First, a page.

Mumbai: Indian companies can no longer count on dollar credit as a cheap funding alternative to expensive domestic borrowings.
While surging interest rates at home had prompted many Indian companies to look offshore to raise dollars this year, risk-aversion among banks has pushed up the cost of offshore debt and made it scarce for all but the highest-rated borrowers.
As a result, small or mid-sized firms with repayments looming face the risk of default, while those in urgent need of cash may have little choice but expensive rupee debt, adding to their interest burden.
“Prices are higher, credit spreads are higher, so it is tougher to get dollars. Banks have an issue about liquidity,” said Harinder Singh, head of global markets for South Asia at UK-based Standard Chartered Bank.
The squeeze is most acute for firms looking to refinance existing debt. Still, Singh said, “everyone is in discussions to raise dollars.”
While globally companies are finding it harder to raise funds as investors sit on the sidelines and banks are in capital-preservation mode due to the European debt crisis, the dollar funding squeeze is especially painful for Indian companies given the high cost of local funding.
An Indian bluechip now pays about 9-11% interest on a dollar loan, still better than the 12-14% it would cost to borrow in rupees, but far more expensive than the 7-8% it would have cost a month or so ago.
“We are not in the market for long-term loans, but we are finding it difficult to raise even short-term funds for working capital,” said M.V.S Seshagiri Rao, joint managing director of JSW Steel, India’s No.3 steel producer.
Rao said that while the cost advantage of dollar borrowing has waned significantly, the company still prefers dollar loans as a hedge against its imports.
In October, state-run Hindustan Petroleum Corp Ltd raised $465 million for plant modernization and paid 165 basis points over LIBOR, said a senior executive who did not wish to be identified. Rates for a similar credit have risen to about 400 basis points over LIBOR since then, bankers said.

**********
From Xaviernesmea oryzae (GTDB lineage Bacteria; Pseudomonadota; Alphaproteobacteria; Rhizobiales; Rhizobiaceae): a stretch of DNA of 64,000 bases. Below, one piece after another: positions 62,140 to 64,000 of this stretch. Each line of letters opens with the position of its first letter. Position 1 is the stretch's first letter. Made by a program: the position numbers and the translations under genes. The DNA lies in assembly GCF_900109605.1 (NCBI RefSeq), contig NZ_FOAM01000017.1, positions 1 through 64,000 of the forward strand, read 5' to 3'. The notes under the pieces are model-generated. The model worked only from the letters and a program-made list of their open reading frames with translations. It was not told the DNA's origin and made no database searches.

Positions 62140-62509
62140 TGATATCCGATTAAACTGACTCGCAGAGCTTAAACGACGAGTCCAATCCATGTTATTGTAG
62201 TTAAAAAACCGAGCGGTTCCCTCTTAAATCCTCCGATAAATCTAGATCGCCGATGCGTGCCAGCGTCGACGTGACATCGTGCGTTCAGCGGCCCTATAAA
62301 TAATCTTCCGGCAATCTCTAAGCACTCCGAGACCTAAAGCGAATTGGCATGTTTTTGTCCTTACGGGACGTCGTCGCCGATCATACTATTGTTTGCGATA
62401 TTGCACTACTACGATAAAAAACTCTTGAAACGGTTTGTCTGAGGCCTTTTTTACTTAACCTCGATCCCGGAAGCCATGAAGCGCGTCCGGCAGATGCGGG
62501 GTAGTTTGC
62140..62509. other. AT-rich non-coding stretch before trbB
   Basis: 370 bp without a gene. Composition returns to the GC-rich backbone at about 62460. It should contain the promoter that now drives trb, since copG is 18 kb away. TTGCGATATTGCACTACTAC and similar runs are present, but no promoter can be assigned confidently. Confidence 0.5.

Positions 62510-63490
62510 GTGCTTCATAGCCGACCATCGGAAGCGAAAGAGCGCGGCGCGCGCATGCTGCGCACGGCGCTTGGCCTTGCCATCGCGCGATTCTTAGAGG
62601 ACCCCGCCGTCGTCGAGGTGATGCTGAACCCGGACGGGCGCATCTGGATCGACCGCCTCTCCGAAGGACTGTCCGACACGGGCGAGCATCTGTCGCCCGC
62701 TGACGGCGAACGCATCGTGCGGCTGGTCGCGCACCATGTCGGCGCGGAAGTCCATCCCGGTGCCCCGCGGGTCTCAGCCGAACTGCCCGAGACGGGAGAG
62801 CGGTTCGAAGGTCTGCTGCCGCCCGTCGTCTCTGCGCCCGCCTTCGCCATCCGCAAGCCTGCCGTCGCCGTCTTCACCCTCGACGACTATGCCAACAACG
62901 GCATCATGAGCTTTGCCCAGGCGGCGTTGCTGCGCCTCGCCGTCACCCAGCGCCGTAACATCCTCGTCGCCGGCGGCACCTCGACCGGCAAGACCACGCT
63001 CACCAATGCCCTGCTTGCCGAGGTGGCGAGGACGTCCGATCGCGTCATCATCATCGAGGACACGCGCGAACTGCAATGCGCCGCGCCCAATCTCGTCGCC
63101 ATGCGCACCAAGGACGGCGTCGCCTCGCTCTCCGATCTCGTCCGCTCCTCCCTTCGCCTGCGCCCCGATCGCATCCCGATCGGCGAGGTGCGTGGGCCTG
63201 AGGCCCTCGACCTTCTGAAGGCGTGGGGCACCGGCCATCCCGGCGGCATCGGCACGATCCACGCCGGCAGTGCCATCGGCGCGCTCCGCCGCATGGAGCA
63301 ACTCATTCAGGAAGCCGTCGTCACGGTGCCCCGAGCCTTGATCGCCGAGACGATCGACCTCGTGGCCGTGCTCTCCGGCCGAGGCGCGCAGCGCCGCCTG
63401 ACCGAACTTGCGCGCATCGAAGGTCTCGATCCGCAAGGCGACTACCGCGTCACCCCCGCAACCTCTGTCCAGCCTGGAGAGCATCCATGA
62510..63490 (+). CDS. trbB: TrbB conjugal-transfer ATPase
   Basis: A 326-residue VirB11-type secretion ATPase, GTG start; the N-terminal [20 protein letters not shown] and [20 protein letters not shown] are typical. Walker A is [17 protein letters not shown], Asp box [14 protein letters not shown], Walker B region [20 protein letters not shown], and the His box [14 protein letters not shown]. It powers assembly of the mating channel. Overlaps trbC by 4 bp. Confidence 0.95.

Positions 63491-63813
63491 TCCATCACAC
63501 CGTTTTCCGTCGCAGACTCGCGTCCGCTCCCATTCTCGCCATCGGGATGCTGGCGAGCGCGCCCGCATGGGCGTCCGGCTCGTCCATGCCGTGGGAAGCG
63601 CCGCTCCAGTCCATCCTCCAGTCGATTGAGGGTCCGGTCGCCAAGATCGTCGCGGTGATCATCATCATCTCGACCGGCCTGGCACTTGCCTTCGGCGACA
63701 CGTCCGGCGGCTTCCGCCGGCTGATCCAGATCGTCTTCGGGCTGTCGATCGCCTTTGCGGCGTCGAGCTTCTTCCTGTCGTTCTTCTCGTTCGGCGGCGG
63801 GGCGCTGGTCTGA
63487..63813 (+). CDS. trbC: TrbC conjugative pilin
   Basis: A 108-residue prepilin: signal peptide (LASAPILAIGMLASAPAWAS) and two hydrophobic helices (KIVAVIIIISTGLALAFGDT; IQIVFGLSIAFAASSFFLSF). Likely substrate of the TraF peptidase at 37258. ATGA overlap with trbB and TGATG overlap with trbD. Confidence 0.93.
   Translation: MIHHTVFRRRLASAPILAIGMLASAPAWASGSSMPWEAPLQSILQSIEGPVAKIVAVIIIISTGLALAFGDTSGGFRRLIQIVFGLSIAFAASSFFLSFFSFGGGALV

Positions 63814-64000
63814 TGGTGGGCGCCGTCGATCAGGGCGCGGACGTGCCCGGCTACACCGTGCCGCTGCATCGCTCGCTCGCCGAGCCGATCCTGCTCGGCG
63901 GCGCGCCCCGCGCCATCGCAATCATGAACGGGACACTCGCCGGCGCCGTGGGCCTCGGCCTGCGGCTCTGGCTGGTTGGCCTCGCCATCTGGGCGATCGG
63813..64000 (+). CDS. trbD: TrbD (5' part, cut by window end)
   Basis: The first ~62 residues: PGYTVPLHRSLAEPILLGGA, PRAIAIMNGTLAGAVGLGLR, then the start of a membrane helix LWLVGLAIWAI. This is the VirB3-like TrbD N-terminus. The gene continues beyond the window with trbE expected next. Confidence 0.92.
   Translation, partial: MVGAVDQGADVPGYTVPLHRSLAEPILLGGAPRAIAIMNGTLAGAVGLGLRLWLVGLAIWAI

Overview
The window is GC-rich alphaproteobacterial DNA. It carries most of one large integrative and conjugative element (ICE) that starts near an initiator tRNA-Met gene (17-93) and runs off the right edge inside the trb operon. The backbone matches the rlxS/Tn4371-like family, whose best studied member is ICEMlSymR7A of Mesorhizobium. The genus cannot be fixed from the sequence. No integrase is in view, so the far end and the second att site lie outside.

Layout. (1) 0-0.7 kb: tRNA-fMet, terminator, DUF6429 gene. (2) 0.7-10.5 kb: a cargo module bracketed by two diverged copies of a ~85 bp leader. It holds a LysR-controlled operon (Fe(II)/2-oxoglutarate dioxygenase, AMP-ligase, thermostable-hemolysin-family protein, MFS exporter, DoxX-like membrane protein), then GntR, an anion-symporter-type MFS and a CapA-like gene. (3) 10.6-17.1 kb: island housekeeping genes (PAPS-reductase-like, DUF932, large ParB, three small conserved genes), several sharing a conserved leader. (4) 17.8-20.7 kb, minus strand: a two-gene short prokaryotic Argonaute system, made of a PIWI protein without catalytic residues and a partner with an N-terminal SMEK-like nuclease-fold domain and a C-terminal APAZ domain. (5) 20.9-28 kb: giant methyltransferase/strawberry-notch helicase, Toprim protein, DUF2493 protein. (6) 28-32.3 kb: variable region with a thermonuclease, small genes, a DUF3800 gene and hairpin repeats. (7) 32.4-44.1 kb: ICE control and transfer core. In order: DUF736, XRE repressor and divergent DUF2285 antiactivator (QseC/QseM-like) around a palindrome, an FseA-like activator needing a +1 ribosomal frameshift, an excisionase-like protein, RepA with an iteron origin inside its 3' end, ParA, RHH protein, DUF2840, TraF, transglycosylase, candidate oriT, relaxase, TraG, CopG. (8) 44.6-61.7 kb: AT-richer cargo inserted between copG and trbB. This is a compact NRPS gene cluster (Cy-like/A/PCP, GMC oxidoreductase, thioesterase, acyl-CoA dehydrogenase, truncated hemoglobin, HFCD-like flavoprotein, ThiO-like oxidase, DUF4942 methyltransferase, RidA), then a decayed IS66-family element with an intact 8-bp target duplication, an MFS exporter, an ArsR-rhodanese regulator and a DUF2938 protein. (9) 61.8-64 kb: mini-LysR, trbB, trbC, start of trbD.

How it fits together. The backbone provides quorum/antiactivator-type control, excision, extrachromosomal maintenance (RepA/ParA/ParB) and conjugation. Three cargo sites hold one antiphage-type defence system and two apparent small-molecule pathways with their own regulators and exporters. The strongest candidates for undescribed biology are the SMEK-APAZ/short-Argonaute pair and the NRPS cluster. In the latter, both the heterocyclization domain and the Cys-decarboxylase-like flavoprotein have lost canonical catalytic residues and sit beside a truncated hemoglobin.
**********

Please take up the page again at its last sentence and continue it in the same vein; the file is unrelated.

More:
Indian companies, which have refrained from big investments in recent quarters as global and local economic conditions weakened, have relied on offshore sources to raise funds this year due to a poor stock market -- the benchmark is down 23% -- and high interest rates at home.
India’s main policy interest rate, at 8.5%, is at its highest since July 2008 after the central bank raised rates 13 times between March 2010 and this past October in a tightening cycle that is widely seen to be ending.
Slowing economic growth and high interest rates, meanwhile, are squeezing profits at Indian companies, making them less attractive to lenders.
Capital-hungry Indian firms are hoping the market picks up.
“Today, since the situation is tight, we are not even approaching banks,” said H.S. Bharana, chairman of construction firm Era Group, which has been looking to convert $100 million of rupee loans into cheaper US dollar loans.
Auto parts maker Amtek India, which plans to raise $250 million, is waiting for markets to become more favorable.
“We are watching overseas markets and believe that in the next six months we should borrow in dollars,” said Santosh Singhi, Amtek’s chief financial officer.
Liquor maker United Spirits, headed by flamboyant tycoon Vijay Mallya, who also controls ailing Kingfisher Airlines, recently said it had hired StanChart, DBS Bank and Rabobank to raise up to $225 million in offshore convertible bonds in early 2012 to cut high-cost debt.
Firms in India have raised $30 billion through external commercial borrowings in 2011, about a third higher than a year earlier, RBI data showed. Many of those borrowers are exposed to currency losses after the rupee lost nearly 20% of its value from a July peak to a record low earlier this month.
Brokerage SMC Global Securities has estimated provisions for mark-to-market losses on foreign exchange requirement for Indian firms at Rs27,000 crore ($5 billion), resulting in “disastrous December quarterly results.”
“Smaller companies will not get dollar funding and are in danger of default,” said Sunil Shirole, chief executive at Mumbai-based boutique investment bank Yen Capital Advisors. “They may be able to access the domestic debt market, but that will be very costly,” he said.
Shirole is working on two or three fundraising proposals including one for an energy company and another for an IT-services firm, which is looking to raise dollars to meet repayment obligations of its convertible bonds.
The Reserve Bank of India in its Financial Stability Report last week noted that foreign sources of lending are declining due to a rise in risk aversion and “tensions arising from Europe.”
Although rates have moved up, HPCL may still look for overseas funding in the near future as it enjoyed a 200 basis points discount to local borrowing, the executive said.
“The market is tough, but good bluechip names can still borrow in dollars. There are deals in the pipeline for the right kind of borrowers,” Standard Chartered’s Singh said.